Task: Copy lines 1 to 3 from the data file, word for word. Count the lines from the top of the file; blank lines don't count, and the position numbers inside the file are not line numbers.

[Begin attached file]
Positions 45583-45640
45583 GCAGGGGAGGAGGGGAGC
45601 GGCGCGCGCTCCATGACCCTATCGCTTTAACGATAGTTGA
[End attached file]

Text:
Positions 45583-45640
45583 GCAGGGGAGGAGGGGAGC
45601 GGCGCGCGCTCCATGACCCTATCGCTTTAACGATAGTTGA